For this reason, with particular reference to FIGS. 2, 4 a, 4 b, 5, 6 and 7, another preferred embodiment of the rope 3according to the present invention can comprise a second sector 5 equipped
with real tail planes, similarly to those used by aircrafts, that are
able to balance the aerodynamic moment generated by incidence
variations on the rope and guarantee a stable behaviour. With reference
therefore in particular to FIG. 2, it is possible to note that another preferred embodiment of the rope 3 according to the present invention for a tropospheric aeolian generator 1 is further composed, in length, of at least one third sector 6, such third sector 6 being equipped with a profiled section 9 such that its own transverse section has an aerodynamic resistance coefficient CD3 preferably included between 1.2 and 0.05, still more preferably between 0.6 and 0.05 so that CD3<CD1; moreover, such third sector 6 can be equipped with stabilising tail planes 10 in such a number and placed at such mutual distance as to guarantee the global rope stability.
With reference to FIGS. 5 and 6, the tail planes 10 are preferably constrained to the third sector 6 of the rope 3 through at least one hinge 12 and one pin 13 that, allowing the rotation of the tail planes 10 around an orthogonal axis to the axis of the rope 3, guarantee an ordered rewinding of the third sector 6 of the rope 3 including the tail planes 10 on the collecting drum of the rope 3 during the landing procedure. Preferably, the hinge is constrained to the profiled section 9 through at least one strap 11. As shown in FIG. 7, the tail planes 10 can rotate around the axis of the hinge 12 in order to be re-bent towards the rope 3.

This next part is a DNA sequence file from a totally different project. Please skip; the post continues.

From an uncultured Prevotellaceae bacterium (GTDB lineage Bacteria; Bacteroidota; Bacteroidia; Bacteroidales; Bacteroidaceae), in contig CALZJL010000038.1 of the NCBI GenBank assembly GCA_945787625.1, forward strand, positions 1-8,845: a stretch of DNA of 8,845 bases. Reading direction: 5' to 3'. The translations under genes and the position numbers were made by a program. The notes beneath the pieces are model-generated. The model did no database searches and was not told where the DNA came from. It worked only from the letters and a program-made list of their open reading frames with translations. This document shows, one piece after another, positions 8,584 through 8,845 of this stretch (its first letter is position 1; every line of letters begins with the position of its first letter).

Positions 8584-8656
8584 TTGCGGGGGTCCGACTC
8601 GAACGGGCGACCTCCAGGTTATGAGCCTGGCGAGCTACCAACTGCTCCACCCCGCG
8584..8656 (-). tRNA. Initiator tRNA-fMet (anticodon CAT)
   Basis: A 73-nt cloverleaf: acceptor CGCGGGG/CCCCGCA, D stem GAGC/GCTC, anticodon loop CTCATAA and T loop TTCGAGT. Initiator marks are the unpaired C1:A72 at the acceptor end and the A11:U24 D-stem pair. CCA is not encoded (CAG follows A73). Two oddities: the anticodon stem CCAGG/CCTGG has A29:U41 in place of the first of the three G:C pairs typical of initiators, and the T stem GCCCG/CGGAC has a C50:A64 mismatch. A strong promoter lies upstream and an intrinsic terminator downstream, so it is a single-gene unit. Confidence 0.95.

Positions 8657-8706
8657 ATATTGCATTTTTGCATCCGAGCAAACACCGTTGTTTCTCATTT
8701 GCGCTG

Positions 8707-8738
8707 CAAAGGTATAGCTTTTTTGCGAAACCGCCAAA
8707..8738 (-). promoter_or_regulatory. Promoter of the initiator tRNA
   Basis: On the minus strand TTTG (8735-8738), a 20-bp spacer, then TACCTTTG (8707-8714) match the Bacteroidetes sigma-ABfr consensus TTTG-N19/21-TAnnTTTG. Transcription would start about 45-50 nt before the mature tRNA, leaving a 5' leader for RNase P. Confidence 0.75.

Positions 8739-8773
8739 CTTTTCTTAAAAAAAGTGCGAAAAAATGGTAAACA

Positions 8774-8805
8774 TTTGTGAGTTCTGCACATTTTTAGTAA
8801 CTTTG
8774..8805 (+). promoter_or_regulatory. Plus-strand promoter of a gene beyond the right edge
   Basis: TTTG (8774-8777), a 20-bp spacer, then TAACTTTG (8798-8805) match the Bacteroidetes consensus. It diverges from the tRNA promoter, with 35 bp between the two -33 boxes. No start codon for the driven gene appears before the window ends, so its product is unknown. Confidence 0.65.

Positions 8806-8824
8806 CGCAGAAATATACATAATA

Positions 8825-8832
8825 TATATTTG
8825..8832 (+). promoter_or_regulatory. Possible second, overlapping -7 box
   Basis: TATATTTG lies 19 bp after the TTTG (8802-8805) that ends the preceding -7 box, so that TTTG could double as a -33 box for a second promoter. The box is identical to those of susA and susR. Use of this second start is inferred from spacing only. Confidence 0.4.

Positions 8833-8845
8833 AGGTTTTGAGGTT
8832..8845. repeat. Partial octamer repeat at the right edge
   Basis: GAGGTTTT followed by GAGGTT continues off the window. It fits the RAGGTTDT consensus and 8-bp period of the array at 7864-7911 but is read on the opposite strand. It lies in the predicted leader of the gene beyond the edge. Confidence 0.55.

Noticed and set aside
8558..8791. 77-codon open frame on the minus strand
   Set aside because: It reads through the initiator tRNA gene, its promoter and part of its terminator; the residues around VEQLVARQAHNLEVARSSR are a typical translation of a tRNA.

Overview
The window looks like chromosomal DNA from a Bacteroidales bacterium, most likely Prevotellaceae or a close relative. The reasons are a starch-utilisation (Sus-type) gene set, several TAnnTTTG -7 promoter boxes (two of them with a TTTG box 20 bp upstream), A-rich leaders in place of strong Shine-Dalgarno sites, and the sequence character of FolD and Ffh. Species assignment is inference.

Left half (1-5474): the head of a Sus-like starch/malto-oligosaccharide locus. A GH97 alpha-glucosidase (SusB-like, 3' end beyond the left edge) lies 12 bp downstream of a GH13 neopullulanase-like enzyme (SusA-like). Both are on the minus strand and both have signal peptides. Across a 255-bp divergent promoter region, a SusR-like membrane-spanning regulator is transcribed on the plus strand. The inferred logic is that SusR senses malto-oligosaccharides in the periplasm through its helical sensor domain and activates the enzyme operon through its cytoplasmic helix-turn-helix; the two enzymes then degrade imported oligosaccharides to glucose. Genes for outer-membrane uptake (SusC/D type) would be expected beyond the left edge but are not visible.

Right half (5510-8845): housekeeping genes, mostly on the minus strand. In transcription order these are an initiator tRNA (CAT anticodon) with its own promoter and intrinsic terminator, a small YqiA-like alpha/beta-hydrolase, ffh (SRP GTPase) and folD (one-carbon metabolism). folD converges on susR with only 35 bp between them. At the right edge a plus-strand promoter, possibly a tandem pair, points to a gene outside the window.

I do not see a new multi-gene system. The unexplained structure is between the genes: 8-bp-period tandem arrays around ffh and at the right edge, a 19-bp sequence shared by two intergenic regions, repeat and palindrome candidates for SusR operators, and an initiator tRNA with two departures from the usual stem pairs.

The number and the mutual position of the tail planes 10 will obviously depend on the aerodynamic features of the rope 3 and the maximum speed of the rope 3 with respect to air, choosing the solution that guarantees the stability of the rope 3 under all operating conditions and the minimum additional aerodynamic resistance due to the tail planes 10.
The tail planes 10 can
be finally constrained to the aerial part of the rope, or can be
fastened to the cable automatically with a clip-type mechanism upon
starting up the generator and slowly unwinding the aerial part of the
rope; similarly, they can be disconnected when rewinding the aerial
part of the cable and stopping the generator.
If the tail planes 10 are
finally constrained to the aerial part of the rope, they must be able
to be wound onto the collecting winches integrally with the rope during
the limited takeoff and landing phases.
It has been found that, by constraining the tail planes on the hinge 12 next to the escape edge of the aerodynamically profiled section 9, it is possible to make the tail planes 10 bend next to the winch drums and be orderly arranged on the collecting drum.
It is clear that the tail planes 10 can be more easily wound on the last, more peripheral, rope layer wound on the collecting drum.
In order to guarantee the correct orientation of the tail planes 10 during the flight phases, it has been found that a spring, for example a torsion spring, placed next to the hinge 12 and with enough stiffness as to keep in position the tail planes 10 in spite of the action of the aerodynamic forces, can efficiently solve this technical problem.
already stated, the innovations brought about by the present invention
can be profitably used by any tropospheric or high-altitude aeolian